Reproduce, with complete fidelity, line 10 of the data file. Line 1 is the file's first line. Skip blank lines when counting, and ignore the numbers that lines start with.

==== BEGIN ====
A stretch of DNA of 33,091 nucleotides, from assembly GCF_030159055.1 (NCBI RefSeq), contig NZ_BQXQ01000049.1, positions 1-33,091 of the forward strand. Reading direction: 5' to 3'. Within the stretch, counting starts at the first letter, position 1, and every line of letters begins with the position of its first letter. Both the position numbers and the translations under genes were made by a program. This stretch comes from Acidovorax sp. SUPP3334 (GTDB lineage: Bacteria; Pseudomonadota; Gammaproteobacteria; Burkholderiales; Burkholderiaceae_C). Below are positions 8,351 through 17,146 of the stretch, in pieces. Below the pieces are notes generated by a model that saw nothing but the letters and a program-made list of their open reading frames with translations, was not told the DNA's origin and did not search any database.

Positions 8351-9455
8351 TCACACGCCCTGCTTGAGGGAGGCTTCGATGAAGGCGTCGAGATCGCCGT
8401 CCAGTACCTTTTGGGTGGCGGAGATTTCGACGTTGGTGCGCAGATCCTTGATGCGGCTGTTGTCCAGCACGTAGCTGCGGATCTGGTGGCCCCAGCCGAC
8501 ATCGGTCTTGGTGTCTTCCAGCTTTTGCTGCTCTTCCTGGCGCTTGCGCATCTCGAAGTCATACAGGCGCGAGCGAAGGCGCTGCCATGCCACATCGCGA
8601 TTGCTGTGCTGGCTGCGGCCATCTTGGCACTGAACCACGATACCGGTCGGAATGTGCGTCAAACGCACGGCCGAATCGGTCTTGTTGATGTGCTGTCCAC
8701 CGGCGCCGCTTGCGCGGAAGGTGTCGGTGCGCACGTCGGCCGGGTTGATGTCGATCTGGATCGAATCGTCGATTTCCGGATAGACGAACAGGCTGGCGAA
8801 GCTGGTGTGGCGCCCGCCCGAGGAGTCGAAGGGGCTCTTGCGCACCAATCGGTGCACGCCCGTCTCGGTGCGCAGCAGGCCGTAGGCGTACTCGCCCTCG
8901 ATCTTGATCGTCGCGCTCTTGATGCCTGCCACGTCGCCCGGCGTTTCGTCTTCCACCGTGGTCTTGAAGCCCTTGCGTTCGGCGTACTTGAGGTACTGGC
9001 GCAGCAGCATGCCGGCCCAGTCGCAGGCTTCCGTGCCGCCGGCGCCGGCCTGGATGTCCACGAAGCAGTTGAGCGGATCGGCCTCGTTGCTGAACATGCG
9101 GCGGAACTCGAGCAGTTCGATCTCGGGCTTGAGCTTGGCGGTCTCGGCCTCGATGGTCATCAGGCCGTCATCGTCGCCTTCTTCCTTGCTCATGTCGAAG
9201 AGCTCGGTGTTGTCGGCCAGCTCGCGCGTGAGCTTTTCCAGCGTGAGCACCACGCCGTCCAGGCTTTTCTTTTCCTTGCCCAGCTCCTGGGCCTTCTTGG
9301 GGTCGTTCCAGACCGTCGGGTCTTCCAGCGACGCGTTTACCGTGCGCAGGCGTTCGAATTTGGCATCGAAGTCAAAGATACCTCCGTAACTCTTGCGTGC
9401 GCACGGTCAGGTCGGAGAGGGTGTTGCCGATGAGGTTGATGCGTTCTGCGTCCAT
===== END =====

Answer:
9001 GCAGCAGCATGCCGGCCCAGTCGCAGGCTTCCGTGCCGCCGGCGCCGGCCTGGATGTCCACGAAGCAGTTGAGCGGATCGGCCTCGTTGCTGAACATGCG